Diane Rossen Worthington

 

This is one of my favorite dishes to serve as an appetizer or a main course for lunch. Little cooking is required and it is fun to put together. The recipe combines a simple meat and cheese with ingredients that are added as a seasonal addition.

Once spring comes into full bloom I can’t wait to cook with fresh peas. Look for fresh peas at your local farmers’ market, and use the peas quickly so they retain their sweet flavor. (Some tips: Feel free to open up a pea pod and taste the peas to make sure they are sweet rather than starchy or bitter. Some farmers’ markets even offer peas freshly shucked if you are in a hurry.)

Burrata was invented as a way to use leftover curds after making mozzarella. The mozzarella is formed into a pouch and filled with these creamy curds. This is so delicious, but a little goes a long way because it is so rich and creamy. Don’t worry if the burrata doesn’t slice evenly because the interior is very creamy.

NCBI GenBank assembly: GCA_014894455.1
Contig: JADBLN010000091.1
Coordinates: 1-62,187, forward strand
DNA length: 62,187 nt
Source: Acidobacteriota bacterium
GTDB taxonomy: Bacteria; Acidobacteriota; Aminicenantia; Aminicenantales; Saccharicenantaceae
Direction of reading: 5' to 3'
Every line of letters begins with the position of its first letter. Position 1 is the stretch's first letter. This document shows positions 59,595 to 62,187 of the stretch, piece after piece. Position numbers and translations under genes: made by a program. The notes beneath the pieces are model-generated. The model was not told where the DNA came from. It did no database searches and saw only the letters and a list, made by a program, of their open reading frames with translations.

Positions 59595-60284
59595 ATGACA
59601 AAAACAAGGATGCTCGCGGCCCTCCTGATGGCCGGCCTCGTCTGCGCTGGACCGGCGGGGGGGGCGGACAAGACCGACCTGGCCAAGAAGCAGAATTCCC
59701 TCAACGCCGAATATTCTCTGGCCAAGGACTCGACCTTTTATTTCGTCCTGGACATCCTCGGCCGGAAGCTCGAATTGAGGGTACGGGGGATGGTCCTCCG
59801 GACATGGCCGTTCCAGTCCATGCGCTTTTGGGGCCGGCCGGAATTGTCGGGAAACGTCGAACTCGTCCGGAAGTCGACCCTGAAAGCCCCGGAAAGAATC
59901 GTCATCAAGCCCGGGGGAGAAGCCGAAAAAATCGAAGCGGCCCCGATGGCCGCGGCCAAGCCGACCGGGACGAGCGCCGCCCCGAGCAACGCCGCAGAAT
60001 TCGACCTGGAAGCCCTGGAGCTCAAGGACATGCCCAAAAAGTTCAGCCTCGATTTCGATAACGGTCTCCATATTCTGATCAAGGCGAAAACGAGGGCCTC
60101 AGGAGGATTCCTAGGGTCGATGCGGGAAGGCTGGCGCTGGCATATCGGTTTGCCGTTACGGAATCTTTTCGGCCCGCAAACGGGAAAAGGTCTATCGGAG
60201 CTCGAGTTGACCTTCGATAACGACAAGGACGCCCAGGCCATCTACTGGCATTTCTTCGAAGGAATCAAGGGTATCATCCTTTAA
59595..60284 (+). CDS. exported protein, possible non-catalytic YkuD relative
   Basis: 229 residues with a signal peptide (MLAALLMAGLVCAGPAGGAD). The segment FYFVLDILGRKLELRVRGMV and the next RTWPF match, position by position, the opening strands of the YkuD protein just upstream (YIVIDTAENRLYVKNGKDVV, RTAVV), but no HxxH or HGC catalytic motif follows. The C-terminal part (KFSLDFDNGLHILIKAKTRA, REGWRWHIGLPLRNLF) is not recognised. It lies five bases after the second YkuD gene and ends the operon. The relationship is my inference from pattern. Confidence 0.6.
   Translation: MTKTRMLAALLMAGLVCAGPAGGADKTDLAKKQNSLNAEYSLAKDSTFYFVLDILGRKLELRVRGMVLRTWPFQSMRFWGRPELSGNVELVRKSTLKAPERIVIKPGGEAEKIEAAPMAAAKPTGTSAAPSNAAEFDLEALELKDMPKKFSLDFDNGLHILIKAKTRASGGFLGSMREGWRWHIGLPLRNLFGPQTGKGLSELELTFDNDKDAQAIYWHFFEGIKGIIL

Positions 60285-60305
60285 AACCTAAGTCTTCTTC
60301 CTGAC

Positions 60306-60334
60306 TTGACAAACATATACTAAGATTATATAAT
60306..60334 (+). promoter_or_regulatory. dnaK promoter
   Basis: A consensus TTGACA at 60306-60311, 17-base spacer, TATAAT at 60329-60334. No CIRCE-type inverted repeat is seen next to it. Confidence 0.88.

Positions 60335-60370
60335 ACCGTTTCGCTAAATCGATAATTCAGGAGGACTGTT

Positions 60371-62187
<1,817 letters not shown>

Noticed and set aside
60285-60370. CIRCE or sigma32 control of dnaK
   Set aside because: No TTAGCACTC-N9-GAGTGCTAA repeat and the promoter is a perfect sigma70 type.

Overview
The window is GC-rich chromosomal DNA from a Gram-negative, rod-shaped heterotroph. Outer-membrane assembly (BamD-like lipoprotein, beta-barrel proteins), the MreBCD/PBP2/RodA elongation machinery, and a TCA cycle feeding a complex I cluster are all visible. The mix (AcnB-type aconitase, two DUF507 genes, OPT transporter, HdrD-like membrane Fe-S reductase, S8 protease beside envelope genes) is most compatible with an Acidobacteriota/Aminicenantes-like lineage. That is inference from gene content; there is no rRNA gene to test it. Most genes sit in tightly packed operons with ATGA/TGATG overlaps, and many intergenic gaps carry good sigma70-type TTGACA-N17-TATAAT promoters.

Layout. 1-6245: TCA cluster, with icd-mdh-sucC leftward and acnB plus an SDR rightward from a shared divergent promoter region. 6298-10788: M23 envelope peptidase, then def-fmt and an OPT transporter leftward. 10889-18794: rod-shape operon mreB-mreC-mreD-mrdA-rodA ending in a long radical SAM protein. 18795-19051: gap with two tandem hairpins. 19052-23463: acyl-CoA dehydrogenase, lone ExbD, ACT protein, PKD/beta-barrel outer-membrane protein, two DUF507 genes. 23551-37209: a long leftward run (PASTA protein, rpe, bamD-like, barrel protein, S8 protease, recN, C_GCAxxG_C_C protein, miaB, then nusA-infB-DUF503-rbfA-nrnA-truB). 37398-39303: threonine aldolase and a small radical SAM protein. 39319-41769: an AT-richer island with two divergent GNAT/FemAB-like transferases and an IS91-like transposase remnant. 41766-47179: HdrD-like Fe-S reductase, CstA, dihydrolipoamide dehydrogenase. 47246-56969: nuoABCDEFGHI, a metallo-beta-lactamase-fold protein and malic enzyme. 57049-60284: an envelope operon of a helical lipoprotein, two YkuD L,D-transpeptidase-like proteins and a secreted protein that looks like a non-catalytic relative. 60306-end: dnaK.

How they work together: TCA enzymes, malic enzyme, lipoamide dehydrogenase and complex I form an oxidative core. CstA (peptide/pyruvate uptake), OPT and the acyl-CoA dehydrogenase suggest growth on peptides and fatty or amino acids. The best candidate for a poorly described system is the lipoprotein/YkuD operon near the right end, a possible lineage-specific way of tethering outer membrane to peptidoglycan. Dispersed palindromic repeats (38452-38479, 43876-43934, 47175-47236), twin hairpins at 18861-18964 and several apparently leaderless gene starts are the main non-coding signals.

You can find burrata and packages of sliced prosciutto at specialty shops and some supermarkets. The burrata is worth hunting for, but if it’s not available try a good quality fresh mozzarella. I like to finish this dish with a drizzle of olive oil and a sprinkling of toasted hazelnuts. The nuts add a toasty flavor and coarse texture against the creamy burrata. To drink? I like a California chardonnay or a full-bodied rose. Don’t forget to serve this dish with some crusty French bread.

– Diane Rossen Worthington is an authority on new American cooking. She is the author of 18 cookbooks, including “Seriously Simple Parties,” and a James Beard Award-winning radio show host. You can contact her at www.seriouslysimple.com.